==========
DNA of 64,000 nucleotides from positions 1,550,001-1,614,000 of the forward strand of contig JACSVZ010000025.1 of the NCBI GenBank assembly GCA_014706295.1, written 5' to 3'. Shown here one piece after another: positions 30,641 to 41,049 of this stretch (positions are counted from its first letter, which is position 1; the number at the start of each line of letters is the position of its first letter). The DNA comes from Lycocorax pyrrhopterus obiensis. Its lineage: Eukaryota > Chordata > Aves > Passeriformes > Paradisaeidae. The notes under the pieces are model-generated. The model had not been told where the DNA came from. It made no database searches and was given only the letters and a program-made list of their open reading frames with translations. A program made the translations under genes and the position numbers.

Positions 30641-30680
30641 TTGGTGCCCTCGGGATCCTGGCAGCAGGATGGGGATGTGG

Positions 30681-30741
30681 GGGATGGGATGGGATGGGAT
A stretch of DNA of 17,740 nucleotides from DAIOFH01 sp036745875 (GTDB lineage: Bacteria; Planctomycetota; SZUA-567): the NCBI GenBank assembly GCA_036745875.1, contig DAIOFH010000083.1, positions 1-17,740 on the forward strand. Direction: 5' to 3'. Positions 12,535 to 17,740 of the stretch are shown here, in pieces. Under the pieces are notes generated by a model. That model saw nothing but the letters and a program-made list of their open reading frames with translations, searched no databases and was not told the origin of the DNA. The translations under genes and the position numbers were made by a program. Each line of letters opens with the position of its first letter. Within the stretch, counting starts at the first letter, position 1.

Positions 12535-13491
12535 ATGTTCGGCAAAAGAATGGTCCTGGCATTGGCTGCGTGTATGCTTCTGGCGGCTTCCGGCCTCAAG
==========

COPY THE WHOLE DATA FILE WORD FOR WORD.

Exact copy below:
DNA of 64,000 nucleotides from positions 1,550,001-1,614,000 of the forward strand of contig JACSVZ010000025.1 of the NCBI GenBank assembly GCA_014706295.1, written 5' to 3'. Shown here one piece after another: positions 30,641 to 41,049 of this stretch (positions are counted from its first letter, which is position 1; the number at the start of each line of letters is the position of its first letter). The DNA comes from Lycocorax pyrrhopterus obiensis. Its lineage: Eukaryota > Chordata > Aves > Passeriformes > Paradisaeidae. The notes under the pieces are model-generated. The model had not been told where the DNA came from. It made no database searches and was given only the letters and a program-made list of their open reading frames with translations. A program made the translations under genes and the position numbers.

Positions 30641-30680
30641 TTGGTGCCCTCGGGATCCTGGCAGCAGGATGGGGATGTGG

Positions 30681-30741
30681 GGGATGGGATGGGATGGGAT
A stretch of DNA of 17,740 nucleotides from DAIOFH01 sp036745875 (GTDB lineage: Bacteria; Planctomycetota; SZUA-567): the NCBI GenBank assembly GCA_036745875.1, contig DAIOFH010000083.1, positions 1-17,740 on the forward strand. Direction: 5' to 3'. Positions 12,535 to 17,740 of the stretch are shown here, in pieces. Under the pieces are notes generated by a model. That model saw nothing but the letters and a program-made list of their open reading frames with translations, searched no databases and was not told the origin of the DNA. The translations under genes and the position numbers were made by a program. Each line of letters opens with the position of its first letter. Within the stretch, counting starts at the first letter, position 1.

Positions 12535-13491
12535 ATGTTCGGCAAAAGAATGGTCCTGGCATTGGCTGCGTGTATGCTTCTGGCGGCTTCCGGCCTCAAG